‘Molly’s Game’ is about strategy
Ellen O'Brien | Tuesday, January 23, 2018
Strong women are at the forefront of many award-winning and award-worthy films this year. Mildred Hayes vehemently sought justice for her daughter in “Three Billboards Outside Ebbing, Missouri.” Christine “Lady Bird” McPherson tirelessly asserted her teenaged individuality in — you guessed it — “Lady Bird.” Tonya Harding relentlessly declared her truth, albeit controversial, in “I, Tonya.” No less than her fellow leading ladies, Molly Bloom consistently strived to succeed in “Molly’s Game.”
“Molly’s Game,” much like these aforementioned movies, is about a complex woman. Considering that for every film that features well-rounded female roles like this, seemingly 10 more are churned out where women are painstakingly one-dimensional, this depth is especially refreshing. Jessica Chastain expertly plays Molly Bloom, a character that is based off of the real-life competitive skier who ultimately ran the world’s most exclusive poker game for 10 years. “Molly’s Game” is the true story of her path from being a skier destined for the Olympics to being arrested for alleged collusion with the Russian mob. If it weren’t a true story, I would have found all the drama unrealistic.
Luckily, Chastain brings some welcome lightheartedness to her character, which provides needed comic relief to the movie. Molly is seriously witty, always equipped with a clever comeback, a smart plan and, aesthetically speaking, a great outfit. Screenwriter and director Aaron Sorkin only falters by making Molly sound too scripted at some points, specifically during her early interactions with her eventual lawyer, Charlie Jaffey (Idris Elba). However, Sorkin’s characterization of Molly is more than satisfactory — she’s intelligent and competitive without being cold and emotionless, a balance that is often absent in the pursuit of strong female characters by male screenwriters. From the start of the film, Chastain’s acting hints to the numerous layers that Molly is later revealed to have. She’s undeniably nuanced, and it’s a delight to keep discovering more about her throughout the entirety of “Molly’s Game.”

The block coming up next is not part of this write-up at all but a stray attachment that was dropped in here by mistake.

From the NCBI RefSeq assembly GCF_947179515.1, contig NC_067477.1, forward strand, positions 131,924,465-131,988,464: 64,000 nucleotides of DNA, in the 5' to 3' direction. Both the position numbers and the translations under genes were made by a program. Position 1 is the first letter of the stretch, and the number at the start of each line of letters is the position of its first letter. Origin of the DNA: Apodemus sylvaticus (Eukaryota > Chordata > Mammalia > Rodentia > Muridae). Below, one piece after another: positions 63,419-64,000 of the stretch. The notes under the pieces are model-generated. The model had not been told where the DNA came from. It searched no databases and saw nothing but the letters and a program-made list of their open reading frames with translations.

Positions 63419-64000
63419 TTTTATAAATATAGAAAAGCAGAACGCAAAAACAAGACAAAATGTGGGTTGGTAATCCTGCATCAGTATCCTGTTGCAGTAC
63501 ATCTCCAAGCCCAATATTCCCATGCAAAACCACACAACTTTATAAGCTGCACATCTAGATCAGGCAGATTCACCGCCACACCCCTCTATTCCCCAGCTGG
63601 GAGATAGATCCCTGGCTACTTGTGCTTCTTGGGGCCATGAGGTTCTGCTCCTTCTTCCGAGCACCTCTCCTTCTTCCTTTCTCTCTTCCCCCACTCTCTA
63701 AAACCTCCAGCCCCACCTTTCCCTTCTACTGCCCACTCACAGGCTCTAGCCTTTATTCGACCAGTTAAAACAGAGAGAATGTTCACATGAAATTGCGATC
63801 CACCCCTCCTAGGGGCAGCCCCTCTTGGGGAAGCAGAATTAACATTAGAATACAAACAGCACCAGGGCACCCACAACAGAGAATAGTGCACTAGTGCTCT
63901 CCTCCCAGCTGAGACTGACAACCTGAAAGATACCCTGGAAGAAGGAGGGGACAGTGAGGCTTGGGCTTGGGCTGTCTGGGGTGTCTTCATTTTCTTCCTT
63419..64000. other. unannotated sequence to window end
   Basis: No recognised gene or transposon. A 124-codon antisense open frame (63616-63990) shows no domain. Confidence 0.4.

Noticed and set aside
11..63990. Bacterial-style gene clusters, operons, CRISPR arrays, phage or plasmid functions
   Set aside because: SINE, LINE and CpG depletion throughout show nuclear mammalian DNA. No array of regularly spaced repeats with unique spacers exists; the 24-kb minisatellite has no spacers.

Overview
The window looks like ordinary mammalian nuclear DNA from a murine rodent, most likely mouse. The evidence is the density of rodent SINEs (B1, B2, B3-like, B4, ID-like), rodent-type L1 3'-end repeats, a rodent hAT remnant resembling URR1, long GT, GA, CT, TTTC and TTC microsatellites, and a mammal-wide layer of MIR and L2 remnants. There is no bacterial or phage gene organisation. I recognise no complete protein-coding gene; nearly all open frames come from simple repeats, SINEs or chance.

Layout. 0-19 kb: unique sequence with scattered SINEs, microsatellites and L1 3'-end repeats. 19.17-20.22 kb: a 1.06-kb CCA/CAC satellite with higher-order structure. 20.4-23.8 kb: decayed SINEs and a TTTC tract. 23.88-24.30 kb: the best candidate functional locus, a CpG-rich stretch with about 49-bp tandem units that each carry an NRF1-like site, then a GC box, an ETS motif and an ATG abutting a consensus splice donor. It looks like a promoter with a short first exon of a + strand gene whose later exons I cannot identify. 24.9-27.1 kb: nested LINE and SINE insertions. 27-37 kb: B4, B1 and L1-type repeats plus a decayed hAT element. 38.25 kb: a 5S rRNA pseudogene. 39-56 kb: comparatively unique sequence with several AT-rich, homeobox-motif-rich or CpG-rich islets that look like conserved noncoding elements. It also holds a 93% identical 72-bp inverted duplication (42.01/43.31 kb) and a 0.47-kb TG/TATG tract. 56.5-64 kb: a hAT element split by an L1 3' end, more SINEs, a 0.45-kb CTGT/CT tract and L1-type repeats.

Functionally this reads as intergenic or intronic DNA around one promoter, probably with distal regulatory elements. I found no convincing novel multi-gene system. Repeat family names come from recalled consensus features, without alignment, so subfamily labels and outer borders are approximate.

Sorkin’s script delivers in all two hours and 20 minutes of “Molly’s Game,” rich with compelling dialogue and thoughtful insights. At its roots, the film is about psychology. It answers the question of just how someone ends up running a high stakes poker game with the world’s elite. This is accomplished through Sorkin’s thoughtful storytelling. He frames the narrative in a manner that ensures the audience never gets bored. The film shifts between Molly’s early life, her time running the poker game and the period two years later when she has been arrested and is planning for trial with Jaffey. The focus on Molly’s childhood effectively establishes her competitive nature as well as her rocky relationship with her father, while the other two parts bring the excitement to drive the story forward.
If Chastain’s acclaimed performance and Sorkin’s tight script aren’t enough for you, see “Molly’s Game” for Michael Cera’s appearance as a poker-savvy movie star, or for the adorable relationship between Jaffey and his daughter. Little things such as these just add to the film’s excellence. The ending of “Molly’s Game” is satisfying, the kind of pay-off every audience hopes for in a drama with so many twists and turns. Only the final shot detracted from my movie-going experience due to an attempt at symbolism that I couldn’t quite grasp. Still, I suppose the fact that it left me wondering is indicative of a successful movie.